Daily life

How do I do it?

1:40 PM

One of my regular reader left me a comment on my latest solo parenting post asking me how I cope with DH being away a lot. And this alone prompted me to think about it and come up with this present blog post.

Those who have been reading me long enough...or heck even from the start ( almost 10 years ago...that is a lot of blogging), will know that I have a husband who has been in IT consulting for years, then moved to business consulting. Consultants are usually on the move...a LOT, which explains a lot of our relocation experiences, and of course had me man the ship on many occasions, as a child free person and as a mom. I have been at it for years, some of his jobs required more travelling than others, and as all wives of consultants know, the sweeter half can't necessarily tag along, which translates into moments of loneliness, and stress. So how do I do it?

I'm not sure I have a clear cut war plan to cope with it to begin with, I myself still have my moments with each of his business trip during which I want to scream, crawl into bed and wait it out. I'm not going to lie here, these trips are tough. The good new is that after a few stints you know what to expect...more or less, and you fall into a routine of sort. Before I had Ishita, would revert to what I call "singleton mode": silly TV in the evening, TV dinner, meals that do not require too much prep time (cooking for just one person SUCKS), finding small errands to run daily just to be out of the house more often (it gets a bit creepy being alone at home all the time), having friends coming over, and avoiding too much of a routine on a daily basis (monotony when you are alone is even more daunting than when you are together). I did a lot of walking back in the days, ran all my errands walking in fact, not so much to save on auto cost than to lengthen the time of my outings, when you are out walking you don't notice time passing and something as simple as going to the mall just because you felt like having an ice cream will suddenly take you 2 hours instead of 20 minutes. I was also working from home as a translator back then, so I would work a few hours in the morning when my motivation was at its peak and then spend the rest of the day doing things for myself.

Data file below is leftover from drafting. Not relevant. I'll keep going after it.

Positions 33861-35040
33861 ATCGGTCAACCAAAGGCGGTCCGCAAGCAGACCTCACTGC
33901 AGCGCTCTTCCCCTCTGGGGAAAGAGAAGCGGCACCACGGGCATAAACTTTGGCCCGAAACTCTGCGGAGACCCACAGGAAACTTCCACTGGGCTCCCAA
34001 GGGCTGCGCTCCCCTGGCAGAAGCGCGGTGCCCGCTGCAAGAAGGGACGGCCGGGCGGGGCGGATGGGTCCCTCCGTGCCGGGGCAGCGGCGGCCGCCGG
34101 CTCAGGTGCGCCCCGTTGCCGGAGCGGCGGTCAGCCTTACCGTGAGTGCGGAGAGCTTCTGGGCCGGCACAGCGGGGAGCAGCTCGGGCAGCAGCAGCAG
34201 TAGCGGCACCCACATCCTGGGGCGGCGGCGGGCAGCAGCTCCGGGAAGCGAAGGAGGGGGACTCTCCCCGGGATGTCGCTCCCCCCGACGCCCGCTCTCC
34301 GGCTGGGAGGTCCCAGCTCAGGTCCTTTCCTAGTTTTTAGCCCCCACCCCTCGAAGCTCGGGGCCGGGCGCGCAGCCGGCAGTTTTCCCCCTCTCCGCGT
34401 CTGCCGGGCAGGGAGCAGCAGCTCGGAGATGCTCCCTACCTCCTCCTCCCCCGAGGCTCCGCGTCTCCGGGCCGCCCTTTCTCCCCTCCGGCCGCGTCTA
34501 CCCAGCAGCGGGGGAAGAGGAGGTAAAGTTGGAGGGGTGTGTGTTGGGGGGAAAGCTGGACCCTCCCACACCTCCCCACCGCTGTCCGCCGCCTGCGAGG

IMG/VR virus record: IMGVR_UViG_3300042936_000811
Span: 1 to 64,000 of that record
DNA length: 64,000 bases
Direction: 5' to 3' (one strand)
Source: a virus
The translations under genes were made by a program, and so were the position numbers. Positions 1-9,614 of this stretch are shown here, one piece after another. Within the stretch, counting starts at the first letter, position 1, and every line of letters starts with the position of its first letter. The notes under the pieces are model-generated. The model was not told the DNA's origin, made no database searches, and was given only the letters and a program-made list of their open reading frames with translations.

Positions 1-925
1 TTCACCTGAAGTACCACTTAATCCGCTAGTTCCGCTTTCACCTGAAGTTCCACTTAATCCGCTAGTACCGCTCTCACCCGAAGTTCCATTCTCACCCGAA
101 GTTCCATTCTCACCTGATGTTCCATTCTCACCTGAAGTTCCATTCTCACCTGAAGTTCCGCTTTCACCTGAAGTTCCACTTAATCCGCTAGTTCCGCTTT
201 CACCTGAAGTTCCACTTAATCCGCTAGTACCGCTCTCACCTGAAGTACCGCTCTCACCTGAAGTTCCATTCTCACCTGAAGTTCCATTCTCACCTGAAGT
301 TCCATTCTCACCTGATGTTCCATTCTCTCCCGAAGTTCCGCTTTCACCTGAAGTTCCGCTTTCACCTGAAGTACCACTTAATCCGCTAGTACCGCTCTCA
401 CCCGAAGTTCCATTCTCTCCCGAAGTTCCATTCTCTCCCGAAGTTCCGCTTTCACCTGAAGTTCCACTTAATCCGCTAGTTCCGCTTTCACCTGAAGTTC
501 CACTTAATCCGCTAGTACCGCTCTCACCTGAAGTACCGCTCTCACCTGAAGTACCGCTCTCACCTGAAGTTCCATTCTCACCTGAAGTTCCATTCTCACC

After having Ishita, the translation work was replaced by being a mom, it is a full time job, and along with it learn to be even more flexible. The good new is that you don't really have time to get bored and the need to avoid monotony and routine pretty much disappear. It is replaced by a bit more stress, as you end up being at it 24/7 with little to no back up. As the child grow you realise that the key to your sanity while in solo parenting mode is to get them busy enough during the day so that you have a time out at night. School helps, going to the playground in the afternoon too, better yet, combine the two. The need of a bedtime routine for your child is of absolute vital importance when you are alone on the job. So is the need for flexibility, because there will be days that will try you so much, you won't be able to follow a schedule, or even go ahead with your plan of putting together something as simple as pasta and tomato sauce, not joking at all here, I have been there, so have all the mothers I know who went through solo parenting. These days usually call for an eating out plan, or better yet food order from your favourite take out. Some might feel guilty at the idea of doing so, I've been there too many times for any iota of guilt to have survived. These are the moment when you realise that you aren't failing yourself or the children ordering pizza, but that the failure would have been for you to implode, shatter to the ground in a puddle of tears in the kitchen with the remains of burnt pasta and kids crying in hunger. Wonder Woman is fictional, always remember that.